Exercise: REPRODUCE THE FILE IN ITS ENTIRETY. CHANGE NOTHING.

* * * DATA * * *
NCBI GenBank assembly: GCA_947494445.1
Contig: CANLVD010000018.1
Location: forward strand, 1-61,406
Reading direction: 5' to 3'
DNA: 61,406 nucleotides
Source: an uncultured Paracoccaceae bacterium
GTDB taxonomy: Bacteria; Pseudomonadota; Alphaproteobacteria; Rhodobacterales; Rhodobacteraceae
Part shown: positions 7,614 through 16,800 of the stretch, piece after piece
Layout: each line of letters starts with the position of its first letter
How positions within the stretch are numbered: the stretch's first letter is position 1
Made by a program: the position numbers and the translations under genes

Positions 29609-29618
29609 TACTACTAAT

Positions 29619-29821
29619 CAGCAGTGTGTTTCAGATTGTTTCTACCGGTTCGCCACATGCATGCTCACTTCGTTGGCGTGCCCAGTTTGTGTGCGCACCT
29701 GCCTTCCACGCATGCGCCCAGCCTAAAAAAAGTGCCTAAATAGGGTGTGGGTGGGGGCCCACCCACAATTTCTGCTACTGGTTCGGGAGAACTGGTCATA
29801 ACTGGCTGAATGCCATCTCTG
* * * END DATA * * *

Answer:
NCBI GenBank assembly: GCA_947494445.1
Contig: CANLVD010000018.1
Location: forward strand, 1-61,406
Reading direction: 5' to 3'
DNA: 61,406 nucleotides
Source: an uncultured Paracoccaceae bacterium
GTDB taxonomy: Bacteria; Pseudomonadota; Alphaproteobacteria; Rhodobacterales; Rhodobacteraceae
Part shown: positions 7,614 through 16,800 of the stretch, piece after piece
Layout: each line of letters starts with the position of its first letter
How positions within the stretch are numbered: the stretch's first letter is position 1
Made by a program: the position numbers and the translations under genes

Positions 29609-29618
29609 TACTACTAAT

Positions 29619-29821
29619 CAGCAGTGTGTTTCAGATTGTTTCTACCGGTTCGCCACATGCATGCTCACTTCGTTGGCGTGCCCAGTTTGTGTGCGCACCT
29701 GCCTTCCACGCATGCGCCCAGCCTAAAAAAAGTGCCTAAATAGGGTGTGGGTGGGGGCCCACCCACAATTTCTGCTACTGGTTCGGGAGAACTGGTCATA
29801 ACTGGCTGAATGCCATCTCTG